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 TIME CNN/AllPolitics CNN/AllPolitics with Congressional Quarterly

The Last, Worst Hope: How an Invasion Might Go

By Mark Thompson

TIME magazine

Doctors combatting malignant tumors often resort to radical surgery to cut out the diseased tissue. So why can't the U.S. military perform a total Saddamectomy? The idea is bubbling anew in Congress and among Bush Administration advisers who passed up the chance to remove the Iraqi dictator in 1991, when U.S. troops were in his neighborhood. But it's not a serious topic in the Pentagon tank, the top-secret meeting room in which the Joint Chiefs of Staff plot strategy. In fact, Marine General Anthony Zinni, who as chief of the U.S. Central Command would oversee any U.S.-led attack on Iraq, thinks it's a dubious scheme. "Saddam contained," he says, "is far better than an Iraq that implodes or explodes and ends up like an Afghanistan or a Somalia."

Zinni is not the first four-star to be reluctant about taking down Saddam. The CIA believes that trying to kill the Baghdad bully from afar with missiles is nearly impossible. (The Pentagon tried, and missed, with 40 air attacks during the Gulf War.)

A more ambitious scheme--such as sending the U.S. Army on a search-and-destroy-Saddam mission--is politically and militarily foolish. Gulf War Army veteran John Hillen, a military strategist with the Council on Foreign Relations, believes such a campaign would be feasible only if Saddam did something really stupid, such as another lunge into Kuwait or a spectacular act of terrorism against U.S. citizens.

A get-Saddam operation would require help, especially the right to set up military bases, from Iraq's neighbors, including Kuwait, Saudi Arabia and Turkey. Like Gulf War I, Gulf War II would begin with a strategic air campaign that would target all the tools that help Saddam keep his grip on power--and Saddam as well. If he survived the aerial onslaught, the land campaign would try to pin him and his loyalists down in greater Baghdad. As the U.S. Army tightened its noose around Saddam, he'd be tempted to unleash whatever nuclear, chemical and biological weapons he has squirreled away. While the war raged, Iraqi skies also would be filled with U.S. broadcasts urging Iraqis to abandon Saddam and embrace a new national leader.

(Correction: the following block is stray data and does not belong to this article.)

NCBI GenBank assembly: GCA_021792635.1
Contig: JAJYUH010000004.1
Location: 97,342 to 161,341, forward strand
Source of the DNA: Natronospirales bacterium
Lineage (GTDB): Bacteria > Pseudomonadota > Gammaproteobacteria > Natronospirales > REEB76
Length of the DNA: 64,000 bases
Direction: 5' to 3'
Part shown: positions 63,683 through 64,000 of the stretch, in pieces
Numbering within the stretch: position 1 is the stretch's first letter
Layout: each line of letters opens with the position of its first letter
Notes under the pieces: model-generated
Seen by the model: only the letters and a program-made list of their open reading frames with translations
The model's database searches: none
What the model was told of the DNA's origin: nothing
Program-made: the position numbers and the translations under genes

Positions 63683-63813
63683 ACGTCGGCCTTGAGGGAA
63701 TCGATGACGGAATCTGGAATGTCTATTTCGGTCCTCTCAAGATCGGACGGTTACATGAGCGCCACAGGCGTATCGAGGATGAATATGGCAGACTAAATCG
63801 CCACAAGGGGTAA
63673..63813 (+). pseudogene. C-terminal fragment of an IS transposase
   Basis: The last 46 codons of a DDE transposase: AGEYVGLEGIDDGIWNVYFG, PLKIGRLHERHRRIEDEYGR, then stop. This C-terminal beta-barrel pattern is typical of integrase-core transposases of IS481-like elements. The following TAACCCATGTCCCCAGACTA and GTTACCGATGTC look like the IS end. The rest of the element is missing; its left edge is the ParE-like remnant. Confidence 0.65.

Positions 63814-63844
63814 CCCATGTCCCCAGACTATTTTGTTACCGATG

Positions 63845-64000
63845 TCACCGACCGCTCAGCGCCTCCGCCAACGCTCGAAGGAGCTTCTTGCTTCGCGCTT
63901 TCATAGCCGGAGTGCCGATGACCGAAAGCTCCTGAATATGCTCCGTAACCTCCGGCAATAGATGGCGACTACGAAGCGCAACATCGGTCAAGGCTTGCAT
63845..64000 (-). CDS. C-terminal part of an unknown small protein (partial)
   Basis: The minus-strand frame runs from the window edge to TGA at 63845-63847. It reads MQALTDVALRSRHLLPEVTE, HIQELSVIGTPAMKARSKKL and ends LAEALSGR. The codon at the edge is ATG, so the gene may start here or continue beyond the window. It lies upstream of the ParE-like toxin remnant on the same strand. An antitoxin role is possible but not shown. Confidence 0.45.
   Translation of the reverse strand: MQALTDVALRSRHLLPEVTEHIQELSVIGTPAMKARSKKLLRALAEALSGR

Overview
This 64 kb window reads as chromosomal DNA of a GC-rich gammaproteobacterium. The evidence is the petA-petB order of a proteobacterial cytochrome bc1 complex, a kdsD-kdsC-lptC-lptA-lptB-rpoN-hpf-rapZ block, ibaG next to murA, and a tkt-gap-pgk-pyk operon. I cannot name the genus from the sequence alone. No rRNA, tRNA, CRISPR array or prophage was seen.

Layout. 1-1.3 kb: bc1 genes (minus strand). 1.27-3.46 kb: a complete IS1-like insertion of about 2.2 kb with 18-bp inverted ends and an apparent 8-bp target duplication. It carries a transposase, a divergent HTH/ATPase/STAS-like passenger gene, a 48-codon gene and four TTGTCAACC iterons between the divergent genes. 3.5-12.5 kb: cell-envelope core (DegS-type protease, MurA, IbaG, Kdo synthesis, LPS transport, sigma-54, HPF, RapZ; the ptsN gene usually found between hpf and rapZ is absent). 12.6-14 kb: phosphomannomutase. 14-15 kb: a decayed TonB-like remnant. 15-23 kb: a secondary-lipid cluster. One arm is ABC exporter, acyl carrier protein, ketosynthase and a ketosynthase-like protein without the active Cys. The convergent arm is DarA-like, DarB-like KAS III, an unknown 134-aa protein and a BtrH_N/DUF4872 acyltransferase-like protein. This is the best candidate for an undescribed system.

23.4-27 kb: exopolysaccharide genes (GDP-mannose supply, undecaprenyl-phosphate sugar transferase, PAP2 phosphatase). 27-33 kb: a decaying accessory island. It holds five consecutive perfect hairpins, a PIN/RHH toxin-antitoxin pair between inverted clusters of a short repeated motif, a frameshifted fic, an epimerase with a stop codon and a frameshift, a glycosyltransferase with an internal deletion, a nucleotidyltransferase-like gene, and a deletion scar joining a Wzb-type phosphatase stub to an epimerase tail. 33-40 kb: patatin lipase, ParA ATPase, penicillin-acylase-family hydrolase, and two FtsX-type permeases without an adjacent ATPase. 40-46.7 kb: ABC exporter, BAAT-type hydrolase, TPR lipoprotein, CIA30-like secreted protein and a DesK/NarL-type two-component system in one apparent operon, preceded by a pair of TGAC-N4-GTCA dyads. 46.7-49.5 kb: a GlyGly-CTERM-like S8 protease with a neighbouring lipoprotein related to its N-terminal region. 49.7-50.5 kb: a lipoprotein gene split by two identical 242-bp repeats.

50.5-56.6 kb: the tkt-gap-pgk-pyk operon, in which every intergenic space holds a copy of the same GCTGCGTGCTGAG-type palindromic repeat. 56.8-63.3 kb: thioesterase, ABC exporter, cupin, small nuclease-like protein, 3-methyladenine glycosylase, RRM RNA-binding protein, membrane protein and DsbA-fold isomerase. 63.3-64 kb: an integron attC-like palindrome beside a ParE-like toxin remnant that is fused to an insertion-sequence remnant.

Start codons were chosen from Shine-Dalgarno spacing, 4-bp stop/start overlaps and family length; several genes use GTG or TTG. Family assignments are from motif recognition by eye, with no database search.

Hillen estimates that it would take as many as 340,000 U.S. troops six months to assemble and then invade and take over Iraq. They'd be there for as long as five years as a post-Saddam government got on its feet. Final cost: more than $50 billion and at least 1,000 dead Americans. And one more thing: while this huge undertaking might remove Saddam from power, there's no guarantee that he wouldn't survive and become a vengeful and fugitive Muslim hero.

But such dire numbers don't stop armchair generals from fantasizing. Prying Saddam out of Baghdad with Iraqi rebels is a doomed enterprise, they believe. "If you were to have a credible program for the removal of Saddam Hussein, it's going to involve U.S. ground troops," says Senator Richard Lugar, an influential member of the Foreign Relations Committee. And if Saddam won't give up power? "I suspect then," Lugar says, "that he will have to be killed." The Indiana Republican concedes he's using "a novelist's imagination" to chart Saddam's fate. Pentagon officials agree that such wishful thinking should be filed under fiction.

--By Mark Thompson. With reporting by Douglas Waller/Washington


Cover Date: November 30, 1998

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